The real credit for the success of the derby lies with the drivers. Fine-tuned in the area, they are true showmen who put on a show! They know how to please an audience, and please the audience is what they do best. If they happen to leave the arena with extra cash,'s just an extra incentive. And they all leave with next year's plan being formulated. They will make many modifications to their strategy and wait the 365 days to test their skill. They will do better the following year!

And for some real excitement, one only has to meander through the area behind the arena. (Of course, buy a pit pass first) Combine crews work against the clock repairing combines for the final round. And camaraderie is evident. Everyone lends a helping hand, lends a tool, or offers sound advice. A crippled combine is the concern of all crews, and with the help of one another, nearly everyone gets in the final heat. The only noticeable aggression is during the competition in the arena, and then it's a totally different story. When the flag is dropped to start the action, the mood change is dramatic! Grit and determination from the driver, screaming and yelling advice from the crew, and applause and support from the fans leads to a whole new atmosphere. Put that together with the clanging of the giant machines, metal scraping metal, and it's almost deafening.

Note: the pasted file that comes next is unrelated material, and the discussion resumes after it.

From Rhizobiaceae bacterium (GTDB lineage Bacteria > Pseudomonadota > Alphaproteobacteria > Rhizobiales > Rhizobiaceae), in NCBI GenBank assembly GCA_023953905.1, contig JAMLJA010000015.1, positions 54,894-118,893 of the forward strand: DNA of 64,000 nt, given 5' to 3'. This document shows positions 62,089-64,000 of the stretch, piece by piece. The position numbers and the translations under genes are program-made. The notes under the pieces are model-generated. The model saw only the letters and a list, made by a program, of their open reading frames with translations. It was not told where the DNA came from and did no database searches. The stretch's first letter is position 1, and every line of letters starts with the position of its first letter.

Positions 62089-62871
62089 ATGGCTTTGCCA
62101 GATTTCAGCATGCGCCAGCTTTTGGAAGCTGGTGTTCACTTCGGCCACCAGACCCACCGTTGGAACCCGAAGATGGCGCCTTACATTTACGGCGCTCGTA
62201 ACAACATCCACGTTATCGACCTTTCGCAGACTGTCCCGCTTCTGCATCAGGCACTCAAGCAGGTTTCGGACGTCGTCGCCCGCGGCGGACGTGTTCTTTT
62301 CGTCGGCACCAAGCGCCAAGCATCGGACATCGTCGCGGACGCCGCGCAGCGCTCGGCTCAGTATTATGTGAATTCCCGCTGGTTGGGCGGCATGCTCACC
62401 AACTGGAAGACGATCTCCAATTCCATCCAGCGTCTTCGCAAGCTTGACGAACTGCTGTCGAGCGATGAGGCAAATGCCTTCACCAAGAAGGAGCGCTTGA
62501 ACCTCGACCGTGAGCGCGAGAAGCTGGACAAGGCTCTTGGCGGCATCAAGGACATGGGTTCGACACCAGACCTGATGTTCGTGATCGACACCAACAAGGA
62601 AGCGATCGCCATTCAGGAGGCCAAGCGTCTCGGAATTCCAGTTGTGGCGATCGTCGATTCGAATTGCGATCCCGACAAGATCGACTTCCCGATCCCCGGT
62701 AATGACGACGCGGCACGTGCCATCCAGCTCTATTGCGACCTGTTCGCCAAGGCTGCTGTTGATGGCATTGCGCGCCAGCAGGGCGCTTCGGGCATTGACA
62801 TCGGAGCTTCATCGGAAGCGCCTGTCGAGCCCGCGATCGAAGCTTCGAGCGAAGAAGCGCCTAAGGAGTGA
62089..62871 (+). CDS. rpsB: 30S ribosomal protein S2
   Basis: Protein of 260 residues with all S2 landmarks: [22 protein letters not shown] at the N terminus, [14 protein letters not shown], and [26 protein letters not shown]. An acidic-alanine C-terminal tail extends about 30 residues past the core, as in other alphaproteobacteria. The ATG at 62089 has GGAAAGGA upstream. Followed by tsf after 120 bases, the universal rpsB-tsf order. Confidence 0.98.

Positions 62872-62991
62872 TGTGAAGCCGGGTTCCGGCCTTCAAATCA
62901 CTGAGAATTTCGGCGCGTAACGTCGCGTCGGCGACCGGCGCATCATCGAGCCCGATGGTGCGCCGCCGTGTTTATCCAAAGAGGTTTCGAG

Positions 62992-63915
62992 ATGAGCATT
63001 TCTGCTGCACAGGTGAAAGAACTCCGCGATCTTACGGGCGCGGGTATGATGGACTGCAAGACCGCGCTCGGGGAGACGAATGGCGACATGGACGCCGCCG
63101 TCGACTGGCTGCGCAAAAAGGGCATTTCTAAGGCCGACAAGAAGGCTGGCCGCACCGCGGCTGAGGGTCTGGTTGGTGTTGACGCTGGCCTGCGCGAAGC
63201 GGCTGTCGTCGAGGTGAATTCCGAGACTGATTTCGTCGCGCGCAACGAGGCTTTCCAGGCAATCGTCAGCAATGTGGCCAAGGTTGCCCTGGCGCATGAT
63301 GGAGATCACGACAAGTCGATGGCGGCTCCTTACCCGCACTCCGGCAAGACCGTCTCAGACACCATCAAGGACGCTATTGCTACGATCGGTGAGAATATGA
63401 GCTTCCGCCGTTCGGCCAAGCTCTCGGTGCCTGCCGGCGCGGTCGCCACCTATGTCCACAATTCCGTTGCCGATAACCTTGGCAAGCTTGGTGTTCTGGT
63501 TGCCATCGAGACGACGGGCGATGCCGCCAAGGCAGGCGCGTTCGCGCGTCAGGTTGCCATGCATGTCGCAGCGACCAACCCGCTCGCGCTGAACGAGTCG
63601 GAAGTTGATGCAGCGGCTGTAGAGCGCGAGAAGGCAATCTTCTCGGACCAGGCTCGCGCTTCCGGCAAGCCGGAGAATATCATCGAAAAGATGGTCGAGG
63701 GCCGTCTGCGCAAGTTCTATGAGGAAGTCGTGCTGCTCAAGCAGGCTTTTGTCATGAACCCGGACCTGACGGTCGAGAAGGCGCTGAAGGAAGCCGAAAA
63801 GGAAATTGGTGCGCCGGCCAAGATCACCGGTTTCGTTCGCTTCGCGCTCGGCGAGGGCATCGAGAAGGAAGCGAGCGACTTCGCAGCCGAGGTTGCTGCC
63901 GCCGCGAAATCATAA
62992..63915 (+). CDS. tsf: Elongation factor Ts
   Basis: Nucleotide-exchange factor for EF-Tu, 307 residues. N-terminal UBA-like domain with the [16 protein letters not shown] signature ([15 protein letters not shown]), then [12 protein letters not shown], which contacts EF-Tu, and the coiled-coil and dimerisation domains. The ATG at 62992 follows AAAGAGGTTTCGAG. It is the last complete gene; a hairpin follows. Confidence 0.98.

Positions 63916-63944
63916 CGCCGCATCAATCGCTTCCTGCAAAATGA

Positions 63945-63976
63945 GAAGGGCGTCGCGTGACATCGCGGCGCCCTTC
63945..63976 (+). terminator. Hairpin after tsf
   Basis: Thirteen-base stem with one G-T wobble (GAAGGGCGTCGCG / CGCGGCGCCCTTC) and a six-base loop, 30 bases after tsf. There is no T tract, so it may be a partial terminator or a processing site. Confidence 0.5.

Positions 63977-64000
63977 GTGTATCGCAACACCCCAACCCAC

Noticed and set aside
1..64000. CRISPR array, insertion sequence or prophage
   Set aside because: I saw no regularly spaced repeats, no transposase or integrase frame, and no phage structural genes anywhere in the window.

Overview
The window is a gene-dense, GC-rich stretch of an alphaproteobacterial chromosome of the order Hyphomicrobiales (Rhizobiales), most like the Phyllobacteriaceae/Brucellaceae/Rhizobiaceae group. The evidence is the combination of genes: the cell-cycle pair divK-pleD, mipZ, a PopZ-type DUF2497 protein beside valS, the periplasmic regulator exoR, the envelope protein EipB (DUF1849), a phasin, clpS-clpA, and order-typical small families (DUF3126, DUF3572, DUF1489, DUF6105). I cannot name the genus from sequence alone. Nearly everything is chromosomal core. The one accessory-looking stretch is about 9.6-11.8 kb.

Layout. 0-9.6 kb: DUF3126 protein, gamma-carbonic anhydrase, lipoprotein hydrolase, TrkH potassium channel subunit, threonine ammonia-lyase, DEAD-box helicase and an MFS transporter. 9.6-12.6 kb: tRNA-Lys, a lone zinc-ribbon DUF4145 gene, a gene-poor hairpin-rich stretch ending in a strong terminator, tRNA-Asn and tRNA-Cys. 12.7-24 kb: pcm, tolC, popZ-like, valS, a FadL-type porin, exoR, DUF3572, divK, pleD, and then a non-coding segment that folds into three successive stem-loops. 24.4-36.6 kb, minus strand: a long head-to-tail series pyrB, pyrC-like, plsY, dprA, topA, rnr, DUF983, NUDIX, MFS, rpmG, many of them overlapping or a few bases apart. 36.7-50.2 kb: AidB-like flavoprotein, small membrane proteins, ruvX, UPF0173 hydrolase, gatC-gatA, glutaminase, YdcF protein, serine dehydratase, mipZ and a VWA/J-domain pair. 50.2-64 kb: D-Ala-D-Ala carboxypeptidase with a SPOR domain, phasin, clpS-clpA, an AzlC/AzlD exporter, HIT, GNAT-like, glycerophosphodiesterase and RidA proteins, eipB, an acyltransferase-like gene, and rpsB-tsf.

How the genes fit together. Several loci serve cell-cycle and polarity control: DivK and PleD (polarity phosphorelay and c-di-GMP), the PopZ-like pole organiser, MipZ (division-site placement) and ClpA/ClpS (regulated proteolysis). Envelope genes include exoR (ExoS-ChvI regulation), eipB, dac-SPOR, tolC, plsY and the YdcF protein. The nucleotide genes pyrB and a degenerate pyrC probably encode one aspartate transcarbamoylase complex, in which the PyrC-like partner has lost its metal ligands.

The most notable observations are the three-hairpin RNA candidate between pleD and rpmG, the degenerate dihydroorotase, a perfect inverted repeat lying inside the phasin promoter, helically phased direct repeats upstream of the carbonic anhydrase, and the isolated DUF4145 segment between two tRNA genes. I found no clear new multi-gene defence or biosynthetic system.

And long after the derby is over with and the arena is cleared for the next day's activities, the crushing sound of metal hitting metal still reverberates in the memories of those who participated and those who watched the spectacular event. Winners are congratulated and the losers plot, "I'll get him next time, I'll go for the rear tires!"

Winners in 2011 were pleased. Out of 20 combines, only 9 were admitted into the championship round. It was a fight to the finish as the remaining combines , one by one, succumbed to the massive and destructive blows until only four were left ‘running’. It was a true battle of the metal before the judges finally made the call, crowning two winners, each splitting 1st and 2nd place prizes, one 3rd place finisher and one 4th place finisher. Total purse for the event exceeds $10,000, and everyone who participates in a heat will go home with some cash. Drivers are paid for heat wins, best decorations, and of course the final championship round is a huge award for the top drivers. 2011 champions took home $1600+ in the championship round plus money for heat wins and having one of the top three best decorated combines. Check out the Winners page for a list of winners and their awards.

It's a great event and worth the $15.00 it takes to get inside the gate. So, if you want something to do the 2nd weekend in June, drop by the Lions Club Arena in Lind, Washington. Plan to stick around for two or three hours, plan to be totally entertained, and then try to explain the event to someone who has never been around a farming community. Decorating, smashing, and demolishing a 10,000+ pound machine? You've got to be kidding!

For pictures and more information, browse the entire Lind Website. Don’t forget to visit Lind and take in the new and exciting car derby and truck , and pickup races, also. There's something for everyone! Join the fun! You'll be glad you did!!

 Unless otherwise noted, pictures on this page are courtesy of Carol Kelly, Lind, WA.

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Carol J. Kelly, Webmaster
Page updated August 3, 2011